How to Write a Cover Letter
A good cover letter plays a crucial role in making a good impression and helping ensure that your manuscript is even read. The good news is, a fine cover letter is fairly simple to construct.
Put your name, full address, phone number, and e-mail at the top of your letter—don’t be difficult to contact.
Begin your letter with the salutation. Do not write simply, “Dear Editor(s).” Find the name of the editor you want—look on the publication’s website or the masthead of a recent issue for the most up-to-date information—and address your cover letter to him or her. Also, be respectful in your tone of address (i.e., Dear Mr./Mrs.), and save humor for another time.
Keep the body of your cover letter simple—brevity and accuracy are the most important attributes of a good cover letter. Name your piece and name the journal you’re addressing. It never hurts to show that you’ve done your research—write something you like about the journal or the editor, and if you have any connections, highlight them.
Summarize your piece in a short engaging way—two to three sentences should be enough. You aren’t trying to explain your piece—you shouldn’t have to. Be humble, but not self-deprecating; simply relay the facts in a way that fits the tone of the publication.
Conclude with acknowledgement of your inclusion of a self-addressed, stamped envelope for reply.
Don’t forget to proofread! If you are mailing a hard copy of the letter, print it on plain white 8.5”x11” paper; if you are using electronic submission, just copy and paste into the body of your e-mail, or the appropriate text box on an e-form.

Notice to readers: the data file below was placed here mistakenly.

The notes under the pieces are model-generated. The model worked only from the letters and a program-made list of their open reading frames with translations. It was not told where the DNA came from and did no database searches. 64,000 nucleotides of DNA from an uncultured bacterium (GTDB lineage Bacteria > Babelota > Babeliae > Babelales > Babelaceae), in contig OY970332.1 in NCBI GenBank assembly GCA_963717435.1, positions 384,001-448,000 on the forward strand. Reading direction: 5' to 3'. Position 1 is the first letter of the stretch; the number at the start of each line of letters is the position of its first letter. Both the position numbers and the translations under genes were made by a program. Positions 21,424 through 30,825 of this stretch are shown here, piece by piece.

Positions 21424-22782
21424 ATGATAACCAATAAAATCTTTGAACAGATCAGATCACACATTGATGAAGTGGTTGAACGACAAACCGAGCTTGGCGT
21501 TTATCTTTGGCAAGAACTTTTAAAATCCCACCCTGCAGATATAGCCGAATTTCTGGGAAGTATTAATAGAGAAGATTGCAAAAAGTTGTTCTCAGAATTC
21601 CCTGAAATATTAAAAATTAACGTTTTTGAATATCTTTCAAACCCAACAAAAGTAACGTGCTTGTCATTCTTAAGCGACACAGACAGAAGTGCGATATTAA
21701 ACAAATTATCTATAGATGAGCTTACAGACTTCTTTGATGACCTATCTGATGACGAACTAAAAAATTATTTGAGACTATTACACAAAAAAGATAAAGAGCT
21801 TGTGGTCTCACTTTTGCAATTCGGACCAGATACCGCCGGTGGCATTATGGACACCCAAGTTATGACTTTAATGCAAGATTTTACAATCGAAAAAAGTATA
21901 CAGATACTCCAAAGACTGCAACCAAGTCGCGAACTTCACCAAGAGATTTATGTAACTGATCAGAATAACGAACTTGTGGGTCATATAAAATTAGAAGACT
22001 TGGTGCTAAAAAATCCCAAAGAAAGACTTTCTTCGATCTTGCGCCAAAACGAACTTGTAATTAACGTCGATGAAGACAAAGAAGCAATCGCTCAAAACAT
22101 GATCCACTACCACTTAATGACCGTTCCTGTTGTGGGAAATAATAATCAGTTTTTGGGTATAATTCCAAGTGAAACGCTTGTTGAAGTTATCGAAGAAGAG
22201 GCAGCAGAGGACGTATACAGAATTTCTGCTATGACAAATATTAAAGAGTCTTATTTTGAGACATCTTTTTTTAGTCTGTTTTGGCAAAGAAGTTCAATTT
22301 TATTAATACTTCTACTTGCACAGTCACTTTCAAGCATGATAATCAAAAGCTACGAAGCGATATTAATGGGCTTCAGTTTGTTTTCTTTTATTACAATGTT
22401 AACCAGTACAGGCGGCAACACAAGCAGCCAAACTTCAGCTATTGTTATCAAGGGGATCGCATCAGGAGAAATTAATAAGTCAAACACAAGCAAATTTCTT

A sample cover letter might look something like this:
Your Telephone Number
Your E-Mail Address
Title of Publication
Dear Mr./Mrs./Ms. [Editor’s Name]:
Please consider my 2,000-word, previously unpublished manuscript, “[Story Title],” for publication at [Title of Publication]. I have read some of the stories published in your magazine—I especially enjoyed [“Story Title” by Author]—and I feel like my own story, about a young woman who befriends a neighbor while trying to work out her relationship with her father, will be a good fit. A self-addressed, stamped envelope is enclosed for your reply.
(OR: Please consider the following poems—“Title A,” “Title B,” and “Title C”—for publication at [Title of Publication]. I have read and enjoyed several poems from your publication—I particularly liked the work of [Poet X]—and I think my poetry will be a good fit. A self-addressed, stamped envelope is enclosed for your reply.)
Thank you in advance for your time and consideration.
Sources for this article include Professor John Timmerman, an excerpt from C. Michael Curtis’ essay, “Publishers and Publishing,” and an article in the March/April 2009 issue of Writer’s Digest, “9 Steps to Standing Out” by Susan Shapiro.